At the beginning of the month I kept hiding the items under the couch or the Christmas tree skirt. This time I decided to put the surprise in a shoe box we had and I left it behind the advent calendar on the table with a cute message for the kids in the drawer.
Image shows the advent calendar with all the drawers in place sitting on the table with white dotted fabric tossed behind it.
I wasn’t sure if I liked how it looked so I quickly added some scrap fabric to the top of the box to help hide it and make it prettier.

Here are many of the toys and activities we did over the years to fill both our December and our advent calendar’s drawers.

Christmas Books

My absolute favorite idea for advent calendars are books. Every year when Christmas is over I hide our Christmas books inside a gift bag and place it in the boxes with our Christmas stuff. Then the next year I can quickly hide the books away once they’re unpacked without the kids remembering what exactly they were. This way I’m able to dole the books out with our advent calendar. The kids absolutely love it when their surprise for the day are several new Christmas books. Over the years I’ve been buying cute Christmas books so whenever I eventually have 24 really good books we love I’m planning on wrapping them and putting them in a basket. Then each night leading up to Christmas the kids can take turns unwrapping a book to read that night.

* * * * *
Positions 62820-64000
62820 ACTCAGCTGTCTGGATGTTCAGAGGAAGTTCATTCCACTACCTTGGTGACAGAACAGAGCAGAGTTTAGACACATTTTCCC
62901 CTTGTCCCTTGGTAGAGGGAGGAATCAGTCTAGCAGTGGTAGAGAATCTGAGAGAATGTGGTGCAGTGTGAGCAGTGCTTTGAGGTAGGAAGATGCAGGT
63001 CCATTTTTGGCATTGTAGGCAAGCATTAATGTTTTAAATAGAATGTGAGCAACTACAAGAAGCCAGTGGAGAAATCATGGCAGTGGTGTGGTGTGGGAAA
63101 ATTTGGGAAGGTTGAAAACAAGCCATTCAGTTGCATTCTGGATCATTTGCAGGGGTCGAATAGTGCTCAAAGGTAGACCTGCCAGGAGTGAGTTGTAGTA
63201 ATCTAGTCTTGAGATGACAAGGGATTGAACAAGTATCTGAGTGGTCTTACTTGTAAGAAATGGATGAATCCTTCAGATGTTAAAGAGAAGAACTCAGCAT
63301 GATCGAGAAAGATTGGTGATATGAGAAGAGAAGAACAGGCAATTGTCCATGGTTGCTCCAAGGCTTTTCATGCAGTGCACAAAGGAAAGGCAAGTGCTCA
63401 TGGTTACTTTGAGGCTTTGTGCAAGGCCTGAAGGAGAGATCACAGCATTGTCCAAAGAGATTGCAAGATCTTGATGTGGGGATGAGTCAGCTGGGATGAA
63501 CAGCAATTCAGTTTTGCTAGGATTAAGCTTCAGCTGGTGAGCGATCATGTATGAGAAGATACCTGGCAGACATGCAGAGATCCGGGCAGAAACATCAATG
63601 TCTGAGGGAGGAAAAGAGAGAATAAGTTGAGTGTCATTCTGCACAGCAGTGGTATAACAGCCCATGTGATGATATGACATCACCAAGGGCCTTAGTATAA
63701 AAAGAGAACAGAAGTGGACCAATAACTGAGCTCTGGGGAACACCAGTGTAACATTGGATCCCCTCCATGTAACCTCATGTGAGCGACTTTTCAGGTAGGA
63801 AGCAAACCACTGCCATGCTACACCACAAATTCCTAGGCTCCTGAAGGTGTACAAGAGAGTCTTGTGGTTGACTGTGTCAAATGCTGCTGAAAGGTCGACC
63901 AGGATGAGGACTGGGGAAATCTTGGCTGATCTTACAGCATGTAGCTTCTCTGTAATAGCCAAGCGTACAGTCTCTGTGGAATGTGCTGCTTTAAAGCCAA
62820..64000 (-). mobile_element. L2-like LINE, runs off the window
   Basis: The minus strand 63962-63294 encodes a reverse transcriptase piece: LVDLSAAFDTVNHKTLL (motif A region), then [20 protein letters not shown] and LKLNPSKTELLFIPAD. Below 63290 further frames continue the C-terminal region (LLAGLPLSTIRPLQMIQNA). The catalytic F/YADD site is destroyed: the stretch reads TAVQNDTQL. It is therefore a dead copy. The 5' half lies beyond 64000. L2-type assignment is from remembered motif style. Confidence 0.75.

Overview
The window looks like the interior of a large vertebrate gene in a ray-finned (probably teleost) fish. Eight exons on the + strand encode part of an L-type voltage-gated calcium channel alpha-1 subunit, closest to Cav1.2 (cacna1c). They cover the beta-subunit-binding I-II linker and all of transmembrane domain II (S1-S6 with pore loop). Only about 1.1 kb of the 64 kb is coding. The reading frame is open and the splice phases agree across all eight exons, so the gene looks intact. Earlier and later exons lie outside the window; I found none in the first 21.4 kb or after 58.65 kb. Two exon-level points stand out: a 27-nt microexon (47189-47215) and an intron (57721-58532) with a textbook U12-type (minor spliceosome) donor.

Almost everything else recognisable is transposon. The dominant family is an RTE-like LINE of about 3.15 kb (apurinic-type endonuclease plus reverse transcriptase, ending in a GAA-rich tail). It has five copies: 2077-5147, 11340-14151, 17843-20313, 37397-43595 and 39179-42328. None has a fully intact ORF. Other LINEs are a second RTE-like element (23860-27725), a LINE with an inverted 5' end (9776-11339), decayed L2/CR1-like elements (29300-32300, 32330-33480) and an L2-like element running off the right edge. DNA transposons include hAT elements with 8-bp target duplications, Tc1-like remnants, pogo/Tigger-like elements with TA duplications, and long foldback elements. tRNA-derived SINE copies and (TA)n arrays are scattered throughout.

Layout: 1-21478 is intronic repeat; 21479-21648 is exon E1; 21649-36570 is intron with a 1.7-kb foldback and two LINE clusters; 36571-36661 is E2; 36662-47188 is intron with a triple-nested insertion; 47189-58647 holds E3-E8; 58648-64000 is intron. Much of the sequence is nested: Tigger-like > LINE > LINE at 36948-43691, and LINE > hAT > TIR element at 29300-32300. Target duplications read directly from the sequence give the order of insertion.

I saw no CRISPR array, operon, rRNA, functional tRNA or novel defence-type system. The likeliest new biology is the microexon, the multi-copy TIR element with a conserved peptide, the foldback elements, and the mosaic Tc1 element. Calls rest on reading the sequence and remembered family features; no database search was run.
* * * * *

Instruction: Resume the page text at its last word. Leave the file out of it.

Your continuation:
Image take from above looking down at a white wicker basket filled with Christmas themed books sitting upright inside it.
Some of the Christmas books we have. That year I designated a Christmas book basket so every time the kids received more Christmas books there was a home for them to go to when they weren’t being read.

In case you’re looking for book ideas the one book I’m looking forward to reading the most each and every year is one I stumbled across at our library’s quarterly book sale and only bought because my kids were little and there was a touch and feel component to it. The book is called One Snowy Night by M. Christina Butler and it’s an adorable story about a little hat a hedgehog gets from Father Christmas. The hat then gets gifted to each animal in the story as it’s stretched and contorted until it finally makes it’s way back to the little hedgehog as the perfect blanket to keep warm him after his friends save him from the wintery wind outside.

If you’re looking for other ways to present your Christmas books I quickly looked around online and found Jennifer Garry’s How to Create Your Own Book Advent Calendar on Brightly where she wrapped the books in four different types of wrapping paper and added a spinner, matching the paper, to determine which book needed to be opened each night. I also found a list of 24 of the Best Children’s Holiday Books for Advent Countdown on Kelle Hampton where she included treats and instructions like hot cocoa and a fort, popcorn under the stars, or a s’mores kit under their twinkle lights with some of the books.

Holiday Themed Outings